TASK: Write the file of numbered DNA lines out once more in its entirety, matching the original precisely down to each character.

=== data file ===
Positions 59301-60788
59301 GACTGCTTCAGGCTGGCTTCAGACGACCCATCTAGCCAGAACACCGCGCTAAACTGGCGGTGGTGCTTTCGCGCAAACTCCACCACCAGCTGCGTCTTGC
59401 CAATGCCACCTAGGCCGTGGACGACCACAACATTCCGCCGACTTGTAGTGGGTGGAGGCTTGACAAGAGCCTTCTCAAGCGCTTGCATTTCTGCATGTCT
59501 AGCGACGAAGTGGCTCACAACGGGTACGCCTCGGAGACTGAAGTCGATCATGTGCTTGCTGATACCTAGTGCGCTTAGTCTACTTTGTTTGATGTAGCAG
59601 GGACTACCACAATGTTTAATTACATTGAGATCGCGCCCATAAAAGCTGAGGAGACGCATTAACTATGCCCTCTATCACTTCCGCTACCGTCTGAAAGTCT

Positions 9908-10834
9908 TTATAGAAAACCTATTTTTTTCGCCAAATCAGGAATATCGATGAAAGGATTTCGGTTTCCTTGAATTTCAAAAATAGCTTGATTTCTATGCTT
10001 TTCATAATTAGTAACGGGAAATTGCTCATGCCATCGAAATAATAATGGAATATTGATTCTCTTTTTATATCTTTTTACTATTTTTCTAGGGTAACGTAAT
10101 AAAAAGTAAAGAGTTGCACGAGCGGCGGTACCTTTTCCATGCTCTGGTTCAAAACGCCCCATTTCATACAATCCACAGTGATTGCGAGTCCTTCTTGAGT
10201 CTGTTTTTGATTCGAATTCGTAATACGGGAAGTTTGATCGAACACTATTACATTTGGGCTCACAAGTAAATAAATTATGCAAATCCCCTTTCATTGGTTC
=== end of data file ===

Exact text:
Positions 59301-60788
59301 GACTGCTTCAGGCTGGCTTCAGACGACCCATCTAGCCAGAACACCGCGCTAAACTGGCGGTGGTGCTTTCGCGCAAACTCCACCACCAGCTGCGTCTTGC
59401 CAATGCCACCTAGGCCGTGGACGACCACAACATTCCGCCGACTTGTAGTGGGTGGAGGCTTGACAAGAGCCTTCTCAAGCGCTTGCATTTCTGCATGTCT
59501 AGCGACGAAGTGGCTCACAACGGGTACGCCTCGGAGACTGAAGTCGATCATGTGCTTGCTGATACCTAGTGCGCTTAGTCTACTTTGTTTGATGTAGCAG
59601 GGACTACCACAATGTTTAATTACATTGAGATCGCGCCCATAAAAGCTGAGGAGACGCATTAACTATGCCCTCTATCACTTCCGCTACCGTCTGAAAGTCT

Positions 9908-10834
9908 TTATAGAAAACCTATTTTTTTCGCCAAATCAGGAATATCGATGAAAGGATTTCGGTTTCCTTGAATTTCAAAAATAGCTTGATTTCTATGCTT
10001 TTCATAATTAGTAACGGGAAATTGCTCATGCCATCGAAATAATAATGGAATATTGATTCTCTTTTTATATCTTTTTACTATTTTTCTAGGGTAACGTAAT
10101 AAAAAGTAAAGAGTTGCACGAGCGGCGGTACCTTTTCCATGCTCTGGTTCAAAACGCCCCATTTCATACAATCCACAGTGATTGCGAGTCCTTCTTGAGT
10201 CTGTTTTTGATTCGAATTCGTAATACGGGAAGTTTGATCGAACACTATTACATTTGGGCTCACAAGTAAATAAATTATGCAAATCCCCTTTCATTGGTTC